That evening, after my second 5mg of the distillate, I felt like a new man. I went on a dinner date at Tellus in Northampton, a buzzy haunt beneath Thornes. We talked and laughed. I felt a great vibe.
I didn’t mention the gummies, because my date was a devout Christian who believes that weed is Satan’s herb, and I think she’d agree that it would have killed the moment. Maybe she will forgive me after she reads this column, maybe not.
Day 3: Nova Farms Hashables Watermelon Jolt Solventless Hash Infused Bites (Live Rosin)
Unlike Day 2, Day 3 was an uneventful and forgettable day, marred by gummy exhaustion. I took two Hashables, and my sister took three. They made us both hungry but also sluggish. We went out to eat, where I stuffed my face and said little. I came home, collapsed into bed, slept for at least 10 hours, and still woke up groggy.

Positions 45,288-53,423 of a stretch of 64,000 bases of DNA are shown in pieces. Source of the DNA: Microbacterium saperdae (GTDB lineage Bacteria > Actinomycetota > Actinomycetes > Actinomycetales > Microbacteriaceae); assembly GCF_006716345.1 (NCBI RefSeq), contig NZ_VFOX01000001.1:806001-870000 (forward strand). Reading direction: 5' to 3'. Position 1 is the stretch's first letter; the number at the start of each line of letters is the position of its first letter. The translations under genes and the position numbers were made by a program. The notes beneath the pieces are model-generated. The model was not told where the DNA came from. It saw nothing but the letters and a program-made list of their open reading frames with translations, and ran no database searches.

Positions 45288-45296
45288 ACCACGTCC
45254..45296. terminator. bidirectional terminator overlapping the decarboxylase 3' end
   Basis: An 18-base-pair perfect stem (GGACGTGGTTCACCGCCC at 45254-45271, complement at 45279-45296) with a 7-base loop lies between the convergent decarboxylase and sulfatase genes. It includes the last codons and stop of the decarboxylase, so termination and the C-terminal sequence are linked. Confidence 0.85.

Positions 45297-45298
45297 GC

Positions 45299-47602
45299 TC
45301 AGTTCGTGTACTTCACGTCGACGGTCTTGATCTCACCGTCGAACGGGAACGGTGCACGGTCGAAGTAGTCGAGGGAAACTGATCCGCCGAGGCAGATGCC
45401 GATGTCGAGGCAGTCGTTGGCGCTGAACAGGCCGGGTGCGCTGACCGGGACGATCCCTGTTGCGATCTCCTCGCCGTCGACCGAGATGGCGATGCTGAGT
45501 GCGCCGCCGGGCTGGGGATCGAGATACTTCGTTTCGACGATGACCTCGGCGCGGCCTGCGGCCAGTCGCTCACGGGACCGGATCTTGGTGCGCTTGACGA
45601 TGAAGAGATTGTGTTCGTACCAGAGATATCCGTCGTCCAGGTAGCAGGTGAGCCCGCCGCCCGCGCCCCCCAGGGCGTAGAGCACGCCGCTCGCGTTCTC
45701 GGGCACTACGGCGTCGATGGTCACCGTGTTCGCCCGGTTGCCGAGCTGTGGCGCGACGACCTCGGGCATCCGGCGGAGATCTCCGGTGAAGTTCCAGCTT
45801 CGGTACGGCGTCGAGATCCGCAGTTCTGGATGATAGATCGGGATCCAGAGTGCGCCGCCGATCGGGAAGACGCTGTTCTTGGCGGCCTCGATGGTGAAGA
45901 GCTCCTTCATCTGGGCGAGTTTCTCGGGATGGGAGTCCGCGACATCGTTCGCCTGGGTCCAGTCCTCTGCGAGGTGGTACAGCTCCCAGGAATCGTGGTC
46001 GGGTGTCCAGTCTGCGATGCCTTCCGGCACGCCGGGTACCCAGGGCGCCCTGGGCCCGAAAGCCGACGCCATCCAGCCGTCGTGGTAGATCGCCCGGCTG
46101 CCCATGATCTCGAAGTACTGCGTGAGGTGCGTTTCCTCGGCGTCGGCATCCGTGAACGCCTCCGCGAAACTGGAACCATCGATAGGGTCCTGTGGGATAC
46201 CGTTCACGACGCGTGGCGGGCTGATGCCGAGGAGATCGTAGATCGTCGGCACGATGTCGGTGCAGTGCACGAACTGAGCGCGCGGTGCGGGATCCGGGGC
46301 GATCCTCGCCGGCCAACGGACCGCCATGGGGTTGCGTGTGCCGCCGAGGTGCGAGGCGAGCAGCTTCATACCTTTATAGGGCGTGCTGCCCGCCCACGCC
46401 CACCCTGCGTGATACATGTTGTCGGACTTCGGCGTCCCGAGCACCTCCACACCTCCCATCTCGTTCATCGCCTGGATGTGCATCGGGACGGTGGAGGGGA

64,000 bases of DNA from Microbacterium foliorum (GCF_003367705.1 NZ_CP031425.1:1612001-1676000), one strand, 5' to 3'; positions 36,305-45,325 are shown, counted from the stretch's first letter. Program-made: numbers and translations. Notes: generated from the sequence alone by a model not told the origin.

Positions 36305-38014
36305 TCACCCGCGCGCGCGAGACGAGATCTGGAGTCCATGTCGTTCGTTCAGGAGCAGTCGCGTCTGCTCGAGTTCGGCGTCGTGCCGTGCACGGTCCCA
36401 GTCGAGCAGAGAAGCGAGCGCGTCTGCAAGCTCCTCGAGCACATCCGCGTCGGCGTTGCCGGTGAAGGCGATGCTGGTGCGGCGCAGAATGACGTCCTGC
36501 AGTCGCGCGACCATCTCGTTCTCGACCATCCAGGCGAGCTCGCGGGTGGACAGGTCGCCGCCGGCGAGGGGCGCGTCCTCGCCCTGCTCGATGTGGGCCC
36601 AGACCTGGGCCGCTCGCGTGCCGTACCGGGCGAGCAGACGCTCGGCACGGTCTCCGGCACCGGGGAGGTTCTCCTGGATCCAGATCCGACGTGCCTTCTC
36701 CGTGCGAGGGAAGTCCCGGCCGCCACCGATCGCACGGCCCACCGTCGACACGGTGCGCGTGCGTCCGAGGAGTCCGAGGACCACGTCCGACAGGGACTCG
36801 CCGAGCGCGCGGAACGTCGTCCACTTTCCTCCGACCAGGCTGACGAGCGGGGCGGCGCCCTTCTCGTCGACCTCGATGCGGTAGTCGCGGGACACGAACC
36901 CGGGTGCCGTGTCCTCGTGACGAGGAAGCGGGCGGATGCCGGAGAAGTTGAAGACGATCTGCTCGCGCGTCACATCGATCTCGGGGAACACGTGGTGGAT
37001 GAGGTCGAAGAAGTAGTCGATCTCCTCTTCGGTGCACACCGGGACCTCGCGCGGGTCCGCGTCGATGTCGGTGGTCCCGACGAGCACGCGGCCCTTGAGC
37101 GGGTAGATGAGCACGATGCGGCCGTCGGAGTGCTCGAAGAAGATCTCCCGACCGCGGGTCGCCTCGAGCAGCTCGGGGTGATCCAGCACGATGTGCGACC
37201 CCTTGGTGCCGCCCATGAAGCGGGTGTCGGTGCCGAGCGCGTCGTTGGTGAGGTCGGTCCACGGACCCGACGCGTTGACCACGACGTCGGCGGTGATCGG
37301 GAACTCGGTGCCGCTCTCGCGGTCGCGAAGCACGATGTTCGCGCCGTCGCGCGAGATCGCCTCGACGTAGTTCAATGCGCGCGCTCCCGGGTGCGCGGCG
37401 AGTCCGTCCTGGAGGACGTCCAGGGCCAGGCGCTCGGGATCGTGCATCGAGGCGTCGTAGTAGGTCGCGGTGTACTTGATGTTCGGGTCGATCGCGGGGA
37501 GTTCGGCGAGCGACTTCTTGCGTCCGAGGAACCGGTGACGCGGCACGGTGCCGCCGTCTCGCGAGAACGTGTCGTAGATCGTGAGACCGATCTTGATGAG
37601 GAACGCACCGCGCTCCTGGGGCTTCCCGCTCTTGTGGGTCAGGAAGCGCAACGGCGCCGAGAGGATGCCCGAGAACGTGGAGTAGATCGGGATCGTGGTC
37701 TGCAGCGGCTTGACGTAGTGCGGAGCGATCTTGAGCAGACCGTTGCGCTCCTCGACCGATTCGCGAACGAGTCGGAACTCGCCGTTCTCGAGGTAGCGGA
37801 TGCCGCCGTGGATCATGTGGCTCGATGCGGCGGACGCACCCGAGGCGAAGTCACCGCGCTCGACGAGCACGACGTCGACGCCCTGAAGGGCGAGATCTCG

Day 4: Day of Rest
Day 5: Coast Cannabis Tropical Punch Gummies (Live Rosin)
Coast Cannabis was recommended by my friend Damaris, the entrepreneur behind Holyoke’s upcoming Blossom Flower weed-delivery service. She steered me well.
Coast’s tropical punch gummies are delicious, like chewing a weedy passion-fruit colada. I took two in the early evening, then went for dinner with a friend at Homestead in downtown Northampton, where I had a visceral reaction to rare duck breast but ate a huge amount of ricotta and enjoyed it immensely.
Afterwards, we went to Bishop’s Lounge and danced like middle schoolers. Then we went home, started playing music, and ultimately recorded a novel synth-pop version of “This Land is Your Land” on two keyboards.
Later, I developed an obsession with Lady Columbia, our national symbol before her patriarchic overthrow by Uncle Sam. Just before my friend left (perhaps not coincidentally), I played “Hail Columbia,” America’s original National Anthem, several times in a row.
Day 6: Mix and match
Dose: 5mg Hashables Live Rosin + 5mg Kiva Silver Kush Live Resin
Pairing foods with wines is an important aspect of fine dining. Could pairing gummies with other gummies be an important aspect of fine gummy dining?